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Office 2013 looks set for January 29th as pre-orders begin to emerge
Americans who picked up a Samsung tablet in 2012 may have a surprise this weekend: the company has confirmed that it’s rolling out its promised Android 4.1 Jelly Bean update to US, Wi-Fi only versions of the Galaxy Note 10.1 and both Galaxy Tab 2 sizes. As we know by now, Note 10.1 owners squeeze the most out of the software revamp with S Pen features borrowed from the Galaxy Note II , such as Air View’s hover-to-peek functionality, Quick Command shortcuts and the ability to clip content. There’s also a tablet-specific Cascade View to see more than two apps at once. Galaxy Tab 2 users don’t get much as much in the bargain, although we wouldn’t knock the promised speed improvements inherent to Google’s OS refresh.
Evernote has been one busy bee, er, pachyderm lately — extending its proverbial trunk to a more professional crowd with the launch of Evernote Business and even cozying up to Samsung’s Terminator-sounding T9000 smart-fridge . For its next trick, the popular productivity app is giving some extra love to Windows Phone users by way of a feature-laden update. One of the shiny new bells and whistles is support for the aforementioned Evernote Business, including note creation and searching via Business Notebooks. There’s also a new PIN lock feature to ensure that your notes can’t be viewed when sharing your Windows phone with members of the unwashed masses.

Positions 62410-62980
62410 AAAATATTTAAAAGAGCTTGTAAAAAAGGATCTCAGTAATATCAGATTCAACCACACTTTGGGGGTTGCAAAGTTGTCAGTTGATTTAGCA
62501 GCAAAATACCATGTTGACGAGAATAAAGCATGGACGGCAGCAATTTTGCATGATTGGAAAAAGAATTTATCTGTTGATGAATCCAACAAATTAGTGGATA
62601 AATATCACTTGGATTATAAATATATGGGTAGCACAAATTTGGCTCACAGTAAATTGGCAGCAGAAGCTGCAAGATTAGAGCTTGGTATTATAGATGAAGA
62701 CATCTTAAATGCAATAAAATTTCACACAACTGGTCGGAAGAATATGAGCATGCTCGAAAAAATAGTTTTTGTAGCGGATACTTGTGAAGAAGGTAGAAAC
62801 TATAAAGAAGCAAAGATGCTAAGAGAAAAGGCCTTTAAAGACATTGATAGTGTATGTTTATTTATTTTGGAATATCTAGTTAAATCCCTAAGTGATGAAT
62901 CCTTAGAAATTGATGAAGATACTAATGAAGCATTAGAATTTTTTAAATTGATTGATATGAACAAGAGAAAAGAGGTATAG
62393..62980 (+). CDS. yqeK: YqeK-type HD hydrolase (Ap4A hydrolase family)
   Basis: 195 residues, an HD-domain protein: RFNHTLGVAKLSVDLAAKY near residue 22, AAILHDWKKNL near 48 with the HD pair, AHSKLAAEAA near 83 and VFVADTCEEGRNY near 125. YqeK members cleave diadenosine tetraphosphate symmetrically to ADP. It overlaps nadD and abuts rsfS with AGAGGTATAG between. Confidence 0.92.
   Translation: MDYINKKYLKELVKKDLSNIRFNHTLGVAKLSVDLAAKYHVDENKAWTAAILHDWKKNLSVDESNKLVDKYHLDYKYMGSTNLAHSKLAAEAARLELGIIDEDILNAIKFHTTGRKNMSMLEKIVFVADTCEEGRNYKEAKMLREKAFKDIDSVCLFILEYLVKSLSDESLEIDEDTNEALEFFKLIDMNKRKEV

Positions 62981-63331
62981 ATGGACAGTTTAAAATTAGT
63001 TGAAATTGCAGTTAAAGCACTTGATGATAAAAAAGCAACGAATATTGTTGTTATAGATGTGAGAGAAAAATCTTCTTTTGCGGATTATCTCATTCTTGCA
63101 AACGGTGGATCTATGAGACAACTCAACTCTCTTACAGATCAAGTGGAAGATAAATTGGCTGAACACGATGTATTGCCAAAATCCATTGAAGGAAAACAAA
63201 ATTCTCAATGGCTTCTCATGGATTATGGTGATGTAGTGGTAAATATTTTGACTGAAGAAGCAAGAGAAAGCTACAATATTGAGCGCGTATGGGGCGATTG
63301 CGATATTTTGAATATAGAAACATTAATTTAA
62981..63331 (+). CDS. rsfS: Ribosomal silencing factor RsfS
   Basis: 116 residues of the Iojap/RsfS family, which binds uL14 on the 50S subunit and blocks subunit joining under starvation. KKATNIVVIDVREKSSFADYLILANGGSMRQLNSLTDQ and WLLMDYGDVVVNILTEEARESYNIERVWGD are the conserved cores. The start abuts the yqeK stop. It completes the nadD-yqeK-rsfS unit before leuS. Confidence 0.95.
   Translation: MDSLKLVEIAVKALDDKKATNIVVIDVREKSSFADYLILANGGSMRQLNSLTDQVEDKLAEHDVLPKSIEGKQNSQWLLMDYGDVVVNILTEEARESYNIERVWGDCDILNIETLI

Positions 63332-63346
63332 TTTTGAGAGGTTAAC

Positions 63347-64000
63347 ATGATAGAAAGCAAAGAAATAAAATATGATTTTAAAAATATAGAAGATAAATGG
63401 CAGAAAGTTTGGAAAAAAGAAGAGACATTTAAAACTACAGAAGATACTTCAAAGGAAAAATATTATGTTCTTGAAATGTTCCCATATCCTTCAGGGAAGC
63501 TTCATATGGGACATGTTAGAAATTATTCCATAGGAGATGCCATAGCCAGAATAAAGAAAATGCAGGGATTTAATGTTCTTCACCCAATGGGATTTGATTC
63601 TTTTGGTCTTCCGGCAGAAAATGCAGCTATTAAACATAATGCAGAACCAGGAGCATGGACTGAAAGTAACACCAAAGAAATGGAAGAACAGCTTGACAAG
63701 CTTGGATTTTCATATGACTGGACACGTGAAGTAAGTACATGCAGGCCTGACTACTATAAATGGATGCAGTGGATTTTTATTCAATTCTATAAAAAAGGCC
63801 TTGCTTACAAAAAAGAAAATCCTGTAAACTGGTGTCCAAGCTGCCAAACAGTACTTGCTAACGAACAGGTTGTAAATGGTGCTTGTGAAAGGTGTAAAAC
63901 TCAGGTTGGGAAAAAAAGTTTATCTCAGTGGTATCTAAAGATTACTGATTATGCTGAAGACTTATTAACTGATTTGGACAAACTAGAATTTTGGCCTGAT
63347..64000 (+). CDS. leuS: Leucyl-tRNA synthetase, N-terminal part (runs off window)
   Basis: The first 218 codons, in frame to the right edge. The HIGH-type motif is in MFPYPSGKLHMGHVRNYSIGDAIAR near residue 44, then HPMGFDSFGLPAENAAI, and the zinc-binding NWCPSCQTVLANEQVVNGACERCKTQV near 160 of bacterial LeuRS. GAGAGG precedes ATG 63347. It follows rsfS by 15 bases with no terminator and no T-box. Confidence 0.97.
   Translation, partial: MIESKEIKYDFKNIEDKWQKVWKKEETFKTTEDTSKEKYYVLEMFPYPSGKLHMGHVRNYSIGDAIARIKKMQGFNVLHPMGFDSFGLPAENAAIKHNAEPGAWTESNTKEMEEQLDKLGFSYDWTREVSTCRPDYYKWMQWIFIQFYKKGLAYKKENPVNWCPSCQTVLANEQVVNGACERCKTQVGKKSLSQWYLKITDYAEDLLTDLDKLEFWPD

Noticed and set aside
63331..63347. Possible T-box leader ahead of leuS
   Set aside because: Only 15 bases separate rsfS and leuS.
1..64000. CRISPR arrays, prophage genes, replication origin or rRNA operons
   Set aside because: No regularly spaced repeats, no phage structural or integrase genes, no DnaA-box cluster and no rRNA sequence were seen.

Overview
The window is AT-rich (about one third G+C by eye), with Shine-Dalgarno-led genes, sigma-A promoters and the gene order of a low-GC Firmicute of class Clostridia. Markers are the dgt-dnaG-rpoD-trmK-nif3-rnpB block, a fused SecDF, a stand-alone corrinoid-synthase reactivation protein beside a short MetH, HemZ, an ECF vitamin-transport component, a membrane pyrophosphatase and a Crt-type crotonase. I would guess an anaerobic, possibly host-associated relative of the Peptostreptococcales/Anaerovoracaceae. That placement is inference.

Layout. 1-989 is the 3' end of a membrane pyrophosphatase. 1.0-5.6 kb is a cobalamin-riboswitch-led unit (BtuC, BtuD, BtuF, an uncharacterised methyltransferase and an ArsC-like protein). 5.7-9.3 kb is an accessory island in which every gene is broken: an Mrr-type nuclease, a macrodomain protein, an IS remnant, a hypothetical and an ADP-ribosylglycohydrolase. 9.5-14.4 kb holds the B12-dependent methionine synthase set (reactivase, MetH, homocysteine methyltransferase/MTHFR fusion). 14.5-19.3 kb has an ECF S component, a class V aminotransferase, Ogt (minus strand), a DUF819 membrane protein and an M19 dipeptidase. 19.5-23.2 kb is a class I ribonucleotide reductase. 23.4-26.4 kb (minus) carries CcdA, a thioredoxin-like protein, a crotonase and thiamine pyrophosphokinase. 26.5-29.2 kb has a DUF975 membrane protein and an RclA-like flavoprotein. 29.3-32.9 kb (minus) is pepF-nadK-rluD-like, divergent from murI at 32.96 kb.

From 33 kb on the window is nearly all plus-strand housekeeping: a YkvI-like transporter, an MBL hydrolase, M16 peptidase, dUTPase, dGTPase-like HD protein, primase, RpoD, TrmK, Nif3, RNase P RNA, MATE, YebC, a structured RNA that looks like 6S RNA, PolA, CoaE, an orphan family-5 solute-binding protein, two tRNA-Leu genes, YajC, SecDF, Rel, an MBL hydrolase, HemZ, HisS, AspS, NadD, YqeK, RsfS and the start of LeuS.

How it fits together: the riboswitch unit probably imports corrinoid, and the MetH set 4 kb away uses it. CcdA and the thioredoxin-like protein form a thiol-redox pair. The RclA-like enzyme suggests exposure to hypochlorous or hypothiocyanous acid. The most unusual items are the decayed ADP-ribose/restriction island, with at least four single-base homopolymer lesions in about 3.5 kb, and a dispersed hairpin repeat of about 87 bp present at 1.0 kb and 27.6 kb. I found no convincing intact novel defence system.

Refrigerators with touchscreens haven’t made much of a dent in the American home, but they’re certainly a staple at CES. Samsung’s latest entry, the rather large 32 cubic-foot four-door T9000 LCD, isn’t exactly new territory for the company. At 2011′s show the the RF4982 showed what was possible with an 8-inch display and a few productivity apps, but the 9000 adds some much needed versatility by integrating Evernote into the Linux-based OS.